Message of John Paul II to priests on the "art of celebrating"

Source: FSSPX News


In a message addressed from his room at the Gemelli polyclinic, the pope invited the participants to the plenary meeting of the Congregation for Divine Worship and the Discipline of the Sacraments, to give special attention to the manner of celebrating as well as to the homily and the liturgical formation of both priests and faithful. – The plenary meeting of the Congregation for Divine Worship gathered 51 members of the dicastery in Rome from March 1st to 4.

This document, addressed on March 3 to Cardinal Francis Arinze, head of the Congregation for Divine Worship, insists on the importance of "words, signs and rites" "in the Eucharistic celebration". The pope also tackles the question of the "liturgical formation", a "basic element of the preparation of priests, deacons, lay ministers and religious, but also a source of permanent catechesis for all the faithful".

On March 8, Cardinal Francis Arinze declared on Radio Vatican: "The art of celebrating, really means knowing how to pray. Consequently, the art of celebrating calls for silence, contemplation, the sense of stupor before the mystery we are celebrating."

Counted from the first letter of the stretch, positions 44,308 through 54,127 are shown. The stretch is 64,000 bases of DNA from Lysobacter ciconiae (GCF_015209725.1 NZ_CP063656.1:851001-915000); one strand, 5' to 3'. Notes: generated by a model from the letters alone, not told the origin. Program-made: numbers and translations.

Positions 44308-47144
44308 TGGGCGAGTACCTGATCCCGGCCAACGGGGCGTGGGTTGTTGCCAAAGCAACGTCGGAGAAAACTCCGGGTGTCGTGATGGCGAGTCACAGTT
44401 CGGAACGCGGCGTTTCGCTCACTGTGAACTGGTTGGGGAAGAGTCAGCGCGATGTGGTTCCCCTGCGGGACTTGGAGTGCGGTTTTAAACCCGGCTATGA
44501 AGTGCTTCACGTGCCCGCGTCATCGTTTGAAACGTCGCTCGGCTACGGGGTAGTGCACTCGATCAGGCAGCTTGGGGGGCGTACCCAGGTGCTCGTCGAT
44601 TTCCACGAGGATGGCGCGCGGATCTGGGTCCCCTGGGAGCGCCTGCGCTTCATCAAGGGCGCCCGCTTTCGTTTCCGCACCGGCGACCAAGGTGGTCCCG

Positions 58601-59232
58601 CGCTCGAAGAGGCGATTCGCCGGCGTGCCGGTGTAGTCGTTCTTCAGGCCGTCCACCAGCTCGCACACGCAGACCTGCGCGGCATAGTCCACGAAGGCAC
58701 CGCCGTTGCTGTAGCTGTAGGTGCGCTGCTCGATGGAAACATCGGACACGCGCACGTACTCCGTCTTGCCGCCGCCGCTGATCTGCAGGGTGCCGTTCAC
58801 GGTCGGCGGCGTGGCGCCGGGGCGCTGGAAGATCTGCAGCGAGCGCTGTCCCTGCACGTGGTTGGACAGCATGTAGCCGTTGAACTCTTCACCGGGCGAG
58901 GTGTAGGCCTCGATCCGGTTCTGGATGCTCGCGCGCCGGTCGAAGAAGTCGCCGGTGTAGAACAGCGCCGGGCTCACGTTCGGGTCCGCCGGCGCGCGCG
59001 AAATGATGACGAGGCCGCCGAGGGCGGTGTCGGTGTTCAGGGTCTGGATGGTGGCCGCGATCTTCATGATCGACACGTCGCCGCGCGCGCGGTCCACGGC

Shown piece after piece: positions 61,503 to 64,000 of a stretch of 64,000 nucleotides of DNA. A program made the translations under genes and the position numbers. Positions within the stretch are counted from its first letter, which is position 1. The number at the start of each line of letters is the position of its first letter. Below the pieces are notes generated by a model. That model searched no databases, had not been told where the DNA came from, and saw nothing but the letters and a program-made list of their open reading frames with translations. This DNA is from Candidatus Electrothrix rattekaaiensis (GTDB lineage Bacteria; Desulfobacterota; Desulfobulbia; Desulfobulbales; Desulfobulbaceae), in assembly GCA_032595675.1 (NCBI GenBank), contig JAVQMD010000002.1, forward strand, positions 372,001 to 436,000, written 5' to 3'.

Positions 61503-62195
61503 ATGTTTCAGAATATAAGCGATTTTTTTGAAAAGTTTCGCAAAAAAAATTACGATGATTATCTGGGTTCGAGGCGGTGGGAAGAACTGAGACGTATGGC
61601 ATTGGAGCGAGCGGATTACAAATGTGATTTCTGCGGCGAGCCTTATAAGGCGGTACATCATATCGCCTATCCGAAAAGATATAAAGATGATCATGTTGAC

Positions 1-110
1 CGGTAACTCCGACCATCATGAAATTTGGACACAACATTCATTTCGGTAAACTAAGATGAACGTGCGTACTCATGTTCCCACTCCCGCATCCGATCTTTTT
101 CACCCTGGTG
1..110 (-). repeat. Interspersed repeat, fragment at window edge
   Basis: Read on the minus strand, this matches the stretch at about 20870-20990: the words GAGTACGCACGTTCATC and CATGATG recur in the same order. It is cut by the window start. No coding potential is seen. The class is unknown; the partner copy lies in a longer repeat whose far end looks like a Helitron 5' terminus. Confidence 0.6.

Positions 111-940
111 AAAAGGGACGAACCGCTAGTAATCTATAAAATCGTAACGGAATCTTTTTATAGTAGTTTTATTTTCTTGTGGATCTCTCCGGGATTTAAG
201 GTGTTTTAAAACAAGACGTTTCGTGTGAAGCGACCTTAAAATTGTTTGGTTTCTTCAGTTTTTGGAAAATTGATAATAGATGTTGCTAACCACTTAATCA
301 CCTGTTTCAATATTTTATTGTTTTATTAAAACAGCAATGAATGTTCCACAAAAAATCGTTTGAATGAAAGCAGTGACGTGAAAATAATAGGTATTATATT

To the invitation of John Paul II to foster "the art of praying" among Christians, the Nigerian cardinal answers: "Yes, because personal prayer as well as community prayer must be nourished by Eucharistic prayer. So, we must all be attentive to the periods of silence during the celebrations, especially during Holy Mass. In this regard, meditation before Mass, after communion, and after Mass is of great importance."

For the Year of the Eucharist, Cardinal Arinze exhorts us to become more fully aware of the "necessity to go back to a state of stupor before the great mystery of the Eucharist: we must return to the great respect for Our Lord in this inestimable gift of the Eucharist. And this respect is expressed through our manner of celebrating, our manner of receiving Jesus, and in Eucharistic adoration". – Through this surprising word "stupor", which must perhaps be taken in its Latin meaning of "awe, adoration", isn’t it simply the sense of the sacred which is evoked and whose loss is implicitly lamented. Does the liturgy, reformed after Vatican II bear no responsibility for this loss of the sense of the sacred? Do the vernacular, the manifestations of inculturation, the ecumenical gestures towards the other religions, really inspire the respect due to the real presence of Jesus Christ in the Blessed Sacrament?